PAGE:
Sidney Bechet, the first great jazz horn soloist to be featured on records, was a remarkable soprano saxophonist and clarinetist. He dominated ensembles, often taking over the role of a trumpet or cornet, and was such a dazzling soloist that he ended up being the favorite musician of both Duke Ellington and John Coltrane. On this three-CD set, Mosaic Select has included some of the highlights of Bechet's recording career, although not delving into his later Paris years or his much-reissued association with the Victor label. The first disc has what are arguably his 25 best recordings from the 1920s.
This limited-edition three-CD set will be hard to acquire but it is a gem. Tenor saxophonist Stan Getz and guitarist Jimmy Raney had very complementary cool-toned but hard-swinging styles. Their gig at Storyville in Boston resulted in some classic music that, along with five studio sessions, is included in this box. The supporting cast includes pianists Al Haig, Horace Silver, Duke Jordan, and Hall Overton; the music was originally recorded for Roost, Clef, Norgran, and Prestige. This essential set is filled with exciting performances from Stan Getz when he was first becoming a highly influential force in jazz.
In this DVD, ABS Mastersmith Ed Caffrey will show you some of the most common Mosaic Damascus patterns. The information is designed to be easy to understand, and will allow you to take the "next logical step" towards producing your own Mosaic Damascus. Ed covers how to create a radial pattern, a basket weave pattern, a jelly roll pattern, and how to do an "accordion" fold. This DVD, at almost two hours, also provides a recap of tools, safety, and etching as explained in Basic Bladesmithing (DVD), and, Basic Damascus (DVD). If you're interested in how Mosaic Damascus is produced, this is the DVD for you. Note: This video is for advanced knifemakers and shows methods using a forge and a hydraulic press.
Sidney Bechet (May 14, 1897 – May 14, 1959) was an American jazz saxophonist, clarinetist, and composer. He was one of the first important soloists in jazz (beating cornetist and trumpeter Louis Armstrong to the recording studio by several months and later playing duets with Armstrong), and was perhaps the first notable jazz saxophonist. Forceful delivery, well-constructed improvisations, and a distinctive, wide vibrato characterized Bechet's playing.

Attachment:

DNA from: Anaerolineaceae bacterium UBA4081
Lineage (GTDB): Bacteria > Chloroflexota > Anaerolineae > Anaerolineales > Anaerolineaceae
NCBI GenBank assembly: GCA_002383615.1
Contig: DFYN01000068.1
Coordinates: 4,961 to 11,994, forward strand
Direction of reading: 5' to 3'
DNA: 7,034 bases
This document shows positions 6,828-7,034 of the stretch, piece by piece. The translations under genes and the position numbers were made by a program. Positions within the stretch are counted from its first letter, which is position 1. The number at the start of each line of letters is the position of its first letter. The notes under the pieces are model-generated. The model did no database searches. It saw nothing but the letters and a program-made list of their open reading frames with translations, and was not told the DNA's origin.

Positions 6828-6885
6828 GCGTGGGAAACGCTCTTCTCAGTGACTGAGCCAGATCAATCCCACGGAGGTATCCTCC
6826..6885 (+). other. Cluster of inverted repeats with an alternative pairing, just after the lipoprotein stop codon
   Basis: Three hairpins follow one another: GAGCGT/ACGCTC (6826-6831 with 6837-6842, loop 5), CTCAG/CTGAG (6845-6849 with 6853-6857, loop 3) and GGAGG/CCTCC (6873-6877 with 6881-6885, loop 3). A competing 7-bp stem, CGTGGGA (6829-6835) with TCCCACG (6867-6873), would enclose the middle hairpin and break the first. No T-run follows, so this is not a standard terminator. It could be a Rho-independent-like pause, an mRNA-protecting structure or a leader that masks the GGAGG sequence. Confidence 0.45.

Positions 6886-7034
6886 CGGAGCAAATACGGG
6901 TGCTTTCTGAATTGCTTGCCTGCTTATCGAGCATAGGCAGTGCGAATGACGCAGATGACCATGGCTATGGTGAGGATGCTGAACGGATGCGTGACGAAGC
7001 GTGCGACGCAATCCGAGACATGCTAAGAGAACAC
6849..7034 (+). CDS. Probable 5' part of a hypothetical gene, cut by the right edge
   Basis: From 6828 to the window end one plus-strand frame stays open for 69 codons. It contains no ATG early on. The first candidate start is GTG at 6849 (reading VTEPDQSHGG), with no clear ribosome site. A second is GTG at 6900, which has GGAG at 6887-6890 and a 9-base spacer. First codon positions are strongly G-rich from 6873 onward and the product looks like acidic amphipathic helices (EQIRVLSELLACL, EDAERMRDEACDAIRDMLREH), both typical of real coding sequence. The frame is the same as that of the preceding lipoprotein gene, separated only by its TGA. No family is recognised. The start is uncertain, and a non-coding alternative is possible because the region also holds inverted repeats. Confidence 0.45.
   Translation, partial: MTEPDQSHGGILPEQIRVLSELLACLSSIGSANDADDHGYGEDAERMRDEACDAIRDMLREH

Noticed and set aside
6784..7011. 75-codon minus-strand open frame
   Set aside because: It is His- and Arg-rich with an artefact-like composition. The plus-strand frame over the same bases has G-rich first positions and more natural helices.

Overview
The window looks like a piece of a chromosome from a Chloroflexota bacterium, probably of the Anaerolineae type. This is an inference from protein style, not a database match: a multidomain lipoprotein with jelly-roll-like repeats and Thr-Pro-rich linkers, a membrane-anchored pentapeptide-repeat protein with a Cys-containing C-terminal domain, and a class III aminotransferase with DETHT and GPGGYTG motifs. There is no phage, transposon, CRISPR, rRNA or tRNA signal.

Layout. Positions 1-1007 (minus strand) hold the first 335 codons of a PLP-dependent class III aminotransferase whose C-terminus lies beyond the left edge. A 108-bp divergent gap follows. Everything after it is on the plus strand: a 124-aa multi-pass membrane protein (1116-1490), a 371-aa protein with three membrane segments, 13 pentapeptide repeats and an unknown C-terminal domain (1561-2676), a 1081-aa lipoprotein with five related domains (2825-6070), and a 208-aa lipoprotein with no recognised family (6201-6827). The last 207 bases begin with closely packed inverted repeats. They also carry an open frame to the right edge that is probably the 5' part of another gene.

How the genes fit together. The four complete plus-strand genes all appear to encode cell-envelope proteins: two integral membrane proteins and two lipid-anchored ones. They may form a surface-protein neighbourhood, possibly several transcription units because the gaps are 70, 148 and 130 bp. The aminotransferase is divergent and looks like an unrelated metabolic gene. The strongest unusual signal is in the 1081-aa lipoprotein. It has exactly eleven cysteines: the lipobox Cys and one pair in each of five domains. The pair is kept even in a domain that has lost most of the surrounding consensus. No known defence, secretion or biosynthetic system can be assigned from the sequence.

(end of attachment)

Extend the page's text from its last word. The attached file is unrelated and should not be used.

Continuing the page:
Gerry Mulligan was certainly busy in December 1957. During a two-week period, the baritonist recorded a reunion album with trumpeter Chet Baker, documented a set of his songs with an octet that featured five top saxophonists, recorded a very obscure set with a sextet that included four strings, and cut most of an album in which his quartet teamed up with singer Annie Ross. This limited-edition three-CD set contains all of the music plus alternate takes and the last part of the Ross album, which was recorded nine months later with trumpeter Art Farmer in Baker's spot. The reunion with Baker, one of only two times when Mulligan and the trumpeter got back together (the other was a 1970s concert), has some of the old magic of the famous 1951-1952 pianoless quartet.
Since he released the completely solo For Alto in 1968, the accepted image of Anthony Braxton has been that he is more a theoretician and art music composer than a jazz musician. Therefore, it might seem strange that Mosaic Records is giving his Complete Arista Recordings one of their fabled box set treatments. But Braxton is both – and much more. This set – as well as the original Arista recordings – were produced by Michael Cuscuna, Mosaic/Blue Note label head. The sheer scope of these recordings is staggering. What we get in this amazingly detailed collection is the weightiest argument yet for Braxton's range and depth of field as a musical thinker and his role as a pillar of modern jazz.
A soul survivor in every sense of the term, this alto saxophonist is one of the few remaining jazz artists who made a major impact on the jazz community via an extensive run with producer Alfred Lion and the Blue Note label (Horace Silver being another Blue Note legend that comes to mind). From his first recordings for the label with Art Blakey's Jazz Messengers, it was clear that Lou Donaldson put melody and sound at a premium, coming up with an amalgam that combined the creamy smoothness of Johnny Hodges with the quicksilver bop inflections of Charlie Parker.
For generations, Sidney Bechet's legacy of great jazz recordings has been reissued carefully, both casually and haphazardly. One of several chronological options, the 12-volume Masters of Jazz "Complete Edition" takes a most exactingly thorough approach, mapping Bechet's every appearance in the recording studio, week by week and session by session, regardless of who was initially designated as the primary artist. 1923, Vol. 1 in the series covers a four-month period from late July to early November 1923…
Oliver Nelson was one of the more distinctive arrangers to be active in jazz, the studios, and popular music of the '60s. While most Nelson reissues focus on his always-excellent saxophone playing (whether on tenor or alto), this six-CD set, Argo, Verve and Impulse Big Band Studio Sessions, focuses on Oliver Nelson the arranger-composer-bandleader. He does take solos on some of these dates on tenor, alto,and soprano (his only recorded solos on that instrument), but it his writing that takes center stage.